Jesus' Son

(Alison Maclean, 1999)

It has been a long time between cinematic ‘drinks’ for Alison Maclean. The Canadian-born, ex-New Zealand and now New York-based director first made her presence felt with her internationally acclaimed, award-winning short Kitchen Sink (1989). This Gothic tale of subversive female desire was followed by her equally intriguing first feature, Crush (1992). In the intervening years, Maclean received offers of work from major US studios and had a number of projects in development-none of which, regrettably, came to fruition. Her break finally came in the form of television work, where directorial stints on, amongst other series, Homicide and Sex and the City consolidated her US profile and helped bring her to the attention of the producers of Jesus’ Son.

Maclean’s long-awaited second feature is based on American novelist Denis Johnson’s collection of short stories of the same title. Three writers spent several years reworking the collected stories into a continuous though resolutely episodic narrative, linked by the voice-over of the central character, Fuckhead (Billy Crudup). Jesus’ Son details five years in the life of this likeable but feckless habitué of mid-Western, small town drug sub-culture, circa 1970.

In the course of Fuckhead’s aimless wanderings he meets a series of characters whose own travails are played out against the backdrop of his befuddled, often hallucinogenic visions. The film benefits from a series of inspired cameos in fleshing out these subsidiary characters, all of whom contribute to the film’s resolutely grim depiction of adult relationships. Jack Black, currently starring in a similarly scene-stealing role in High Fidelity (Stephen Frears, 2000) here takes flight as a wide-eyed, pill-popping hospital employee. In an hilarious scene that features Johnson himself (as the stabbing victim of marital violence!), Black and Crudup play out a scene of high farce as two doped-up irredeemably incompetent orderlies-ER it ain’t. Elsewhere, Dennis Leary is surprisingly moving as an embittered, alcoholic casualty of marriage. Dennis Hopper is thankfully restrained in a small role as a psychiatric inmate while Holly Hunter, compelling as always, appears as a perennially bereaved romantic-Fuckhead’s fellow traveller in personal pain.

Central to Fuckhead’s personal journey is the character of Michelle (Samantha Morton). Maclean addressed the lack of a forceful female presence in Johnson’s stories by combining his fleeting references to women to create a pivotal character who shapes the narrative in her own inimitable way. Michelle’s recklessness and vulnerability finds a perfect but fatal counterpart in Fuckhead. Morton, so memorable in Under the Skin (Carine Adler, 1998), seems to inhabit these damaged young female characters with a preternatural intensity. Her performance in Jesus’ Son is so compulsively watchable that the film seems to be drained of a certain tension once she disappears from the screen.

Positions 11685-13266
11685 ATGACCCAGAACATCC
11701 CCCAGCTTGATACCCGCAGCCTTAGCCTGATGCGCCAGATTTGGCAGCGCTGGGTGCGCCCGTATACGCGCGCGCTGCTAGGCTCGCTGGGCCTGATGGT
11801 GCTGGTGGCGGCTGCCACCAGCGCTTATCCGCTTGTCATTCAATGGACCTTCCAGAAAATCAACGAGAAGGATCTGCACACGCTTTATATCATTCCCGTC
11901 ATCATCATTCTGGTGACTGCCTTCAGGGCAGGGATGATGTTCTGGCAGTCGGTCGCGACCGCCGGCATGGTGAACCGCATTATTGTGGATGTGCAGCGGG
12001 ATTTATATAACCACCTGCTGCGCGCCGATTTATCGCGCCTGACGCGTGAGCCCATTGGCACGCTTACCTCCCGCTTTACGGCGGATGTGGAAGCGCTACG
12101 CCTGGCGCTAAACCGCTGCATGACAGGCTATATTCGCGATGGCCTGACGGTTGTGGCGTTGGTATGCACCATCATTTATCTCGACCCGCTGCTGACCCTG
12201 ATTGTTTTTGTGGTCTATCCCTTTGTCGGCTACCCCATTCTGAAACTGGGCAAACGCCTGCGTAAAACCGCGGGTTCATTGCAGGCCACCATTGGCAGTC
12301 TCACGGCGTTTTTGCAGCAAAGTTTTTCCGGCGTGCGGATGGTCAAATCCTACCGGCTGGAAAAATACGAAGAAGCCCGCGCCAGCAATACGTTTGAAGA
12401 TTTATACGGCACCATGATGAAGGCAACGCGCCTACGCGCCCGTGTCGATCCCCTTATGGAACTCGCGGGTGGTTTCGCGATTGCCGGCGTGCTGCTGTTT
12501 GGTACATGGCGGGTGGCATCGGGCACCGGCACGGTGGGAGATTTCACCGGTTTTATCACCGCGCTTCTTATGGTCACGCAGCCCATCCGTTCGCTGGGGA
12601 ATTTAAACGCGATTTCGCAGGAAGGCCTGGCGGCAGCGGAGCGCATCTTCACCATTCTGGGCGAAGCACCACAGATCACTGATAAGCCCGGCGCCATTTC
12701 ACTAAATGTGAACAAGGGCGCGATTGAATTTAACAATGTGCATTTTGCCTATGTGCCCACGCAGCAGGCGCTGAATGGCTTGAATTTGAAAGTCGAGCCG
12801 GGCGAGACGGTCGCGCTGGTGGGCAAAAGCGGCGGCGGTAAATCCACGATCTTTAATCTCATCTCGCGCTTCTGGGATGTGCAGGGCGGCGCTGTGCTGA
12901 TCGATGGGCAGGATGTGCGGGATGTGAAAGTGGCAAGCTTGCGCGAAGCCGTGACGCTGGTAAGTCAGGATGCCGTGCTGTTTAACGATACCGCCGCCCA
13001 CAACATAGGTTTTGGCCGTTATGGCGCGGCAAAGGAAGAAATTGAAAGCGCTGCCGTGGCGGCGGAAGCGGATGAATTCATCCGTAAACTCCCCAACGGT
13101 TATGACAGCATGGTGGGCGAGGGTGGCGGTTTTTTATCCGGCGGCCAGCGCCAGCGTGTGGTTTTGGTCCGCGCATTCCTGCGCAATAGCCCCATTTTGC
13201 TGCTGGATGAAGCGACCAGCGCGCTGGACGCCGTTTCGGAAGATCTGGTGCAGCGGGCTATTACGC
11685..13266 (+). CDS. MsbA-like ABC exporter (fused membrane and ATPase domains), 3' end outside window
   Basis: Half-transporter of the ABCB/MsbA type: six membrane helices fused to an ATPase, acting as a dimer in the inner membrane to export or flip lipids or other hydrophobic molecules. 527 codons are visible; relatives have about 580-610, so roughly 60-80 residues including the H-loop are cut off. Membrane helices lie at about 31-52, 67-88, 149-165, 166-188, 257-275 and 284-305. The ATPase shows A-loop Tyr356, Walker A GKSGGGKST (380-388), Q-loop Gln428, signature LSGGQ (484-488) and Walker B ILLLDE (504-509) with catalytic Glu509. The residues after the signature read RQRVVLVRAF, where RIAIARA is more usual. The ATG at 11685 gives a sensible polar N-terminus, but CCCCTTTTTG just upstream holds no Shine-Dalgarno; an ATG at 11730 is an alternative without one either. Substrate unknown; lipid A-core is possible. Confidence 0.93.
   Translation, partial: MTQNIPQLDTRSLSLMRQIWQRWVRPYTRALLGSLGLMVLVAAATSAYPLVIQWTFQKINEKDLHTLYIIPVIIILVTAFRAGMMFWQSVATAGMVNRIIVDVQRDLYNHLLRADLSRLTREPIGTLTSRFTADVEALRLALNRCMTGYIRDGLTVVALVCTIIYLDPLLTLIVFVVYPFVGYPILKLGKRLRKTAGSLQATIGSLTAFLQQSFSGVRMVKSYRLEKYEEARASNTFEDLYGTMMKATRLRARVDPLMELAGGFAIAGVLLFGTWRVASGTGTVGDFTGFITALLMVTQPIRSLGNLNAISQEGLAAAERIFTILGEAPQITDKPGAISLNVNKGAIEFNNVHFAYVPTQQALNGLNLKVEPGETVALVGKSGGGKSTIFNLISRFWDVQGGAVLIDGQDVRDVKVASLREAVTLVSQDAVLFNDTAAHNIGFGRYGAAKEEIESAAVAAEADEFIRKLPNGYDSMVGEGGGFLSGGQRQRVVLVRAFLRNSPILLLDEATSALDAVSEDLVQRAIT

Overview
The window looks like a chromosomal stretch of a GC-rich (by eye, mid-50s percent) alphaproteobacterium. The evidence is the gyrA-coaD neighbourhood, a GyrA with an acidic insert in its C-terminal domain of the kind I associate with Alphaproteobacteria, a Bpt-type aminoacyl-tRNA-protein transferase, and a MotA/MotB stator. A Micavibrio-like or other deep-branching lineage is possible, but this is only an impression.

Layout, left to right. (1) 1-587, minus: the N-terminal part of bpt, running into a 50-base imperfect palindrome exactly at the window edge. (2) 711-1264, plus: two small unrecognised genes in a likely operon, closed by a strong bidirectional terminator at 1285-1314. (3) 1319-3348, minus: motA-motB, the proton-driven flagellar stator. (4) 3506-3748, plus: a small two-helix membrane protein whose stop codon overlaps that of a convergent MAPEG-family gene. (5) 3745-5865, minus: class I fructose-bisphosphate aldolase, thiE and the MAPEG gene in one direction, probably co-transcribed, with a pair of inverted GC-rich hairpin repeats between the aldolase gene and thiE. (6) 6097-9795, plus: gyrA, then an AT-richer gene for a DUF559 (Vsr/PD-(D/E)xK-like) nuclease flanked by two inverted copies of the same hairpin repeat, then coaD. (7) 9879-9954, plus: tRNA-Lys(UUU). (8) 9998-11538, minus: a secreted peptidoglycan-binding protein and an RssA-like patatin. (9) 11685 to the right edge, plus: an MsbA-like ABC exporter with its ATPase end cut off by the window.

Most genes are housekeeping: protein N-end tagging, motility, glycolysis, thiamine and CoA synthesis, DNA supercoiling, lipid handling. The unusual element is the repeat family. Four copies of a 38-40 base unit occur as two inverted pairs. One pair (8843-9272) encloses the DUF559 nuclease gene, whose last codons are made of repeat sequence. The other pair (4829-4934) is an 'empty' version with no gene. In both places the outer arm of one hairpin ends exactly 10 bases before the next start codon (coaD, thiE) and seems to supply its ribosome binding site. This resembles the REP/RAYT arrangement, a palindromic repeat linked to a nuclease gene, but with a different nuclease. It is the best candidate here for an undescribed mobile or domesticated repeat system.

Johnson’s vision has been described as ‘trailerpark realism with hallucinatory underpinnings’ (1). Maclean translates that singular sensibility to the screen while simultaneously stamping the film with her own distinctive style. The droll tone and febrile imagery of Johnson’s prose shines through in Fuckhead’s wry, conversational voice-over and whimsical, often lurid ‘cloud 9’ visions (2). Maclean makes Fuckhead a picaresque figure for the doped-up, dropped-out ’70s, a character who retains audience sympathies despite a series of disturbing and destructive scenarios.

Maclean’s expressive use of landscape and interiors in Crush is brought to bear even more effectively on the bleak, small town wastelands of Jesus’ Son. She gives the film a washed out, trippy feel. Urban rather than rural landscapes seem devoid of human life-interiors are only ever conditionally inhabited, houses more transitory than hotel rooms, roads rarely traversed and even then with catastrophic results. Maclean’s astute use of colour, wardrobe and music renders this topographically and culturally specific milieu in an understated but indelible way (3).

Jesus’ Son has been reviewed in the context of a sub-genre of drug-inflected films that include Drug Store Cowboy (Gus Van Sant, 1989) and Trainspotting (Danny Boyle, 1996) but the film suggests stronger links with Martin Scorsese’s Bringing Out the Dead (1999). Hardly an exemplar of the ‘junkie journey’ narrative, Scorsese’s film nevertheless features a beleaguered male protagonist, whose conflicted moral universe is complicated by narcotic dependence. Frank (Nicholas Cage), an insomniac ambulance driver, trawls the New York streets cataloguing every conceivable form of human suffering. His increasingly feverish, drug-enhanced insomnia is exacerbated by the haunting presence of Rosa, a young junkie whose life he was unable to save.

Frank’s frenetic moral quest accompanied by the ‘angelic’ Rosa has much in common with Fuckhead’s equally intense narrative of personal redemption, inspired by the on-screen and off-screen presence of his own guardian angel, Michelle. Both films employ a conspiratorial, first person voice-over together with a potent mix of surreal realism and exceedingly black humour to invest the experiences of their anti-heroes with genuine pathos. While Jesus’ Son is overlong- the final section dealing with Fuckhead’s redemption is disappointingly prosaic-the film is, for the most part an engaging, idiosyncratic and long overdue contribution from an increasingly assured director.

Endnotes

  1. Jonathon Romney, The Guardian, 7.7.00
  2. Denis Johnson uses this term to describe Fuckhead’s hallucinogenic visions, see Production Notes, Director’s Statement, Jesus’ Son.
  3. Denis Johnson was involved in the selection of music for the soundtrack and is credited as music consultant.

About The Author

Rose Capp is Vice-President of the Film Critics Circle of Australia and a freelance writer on film.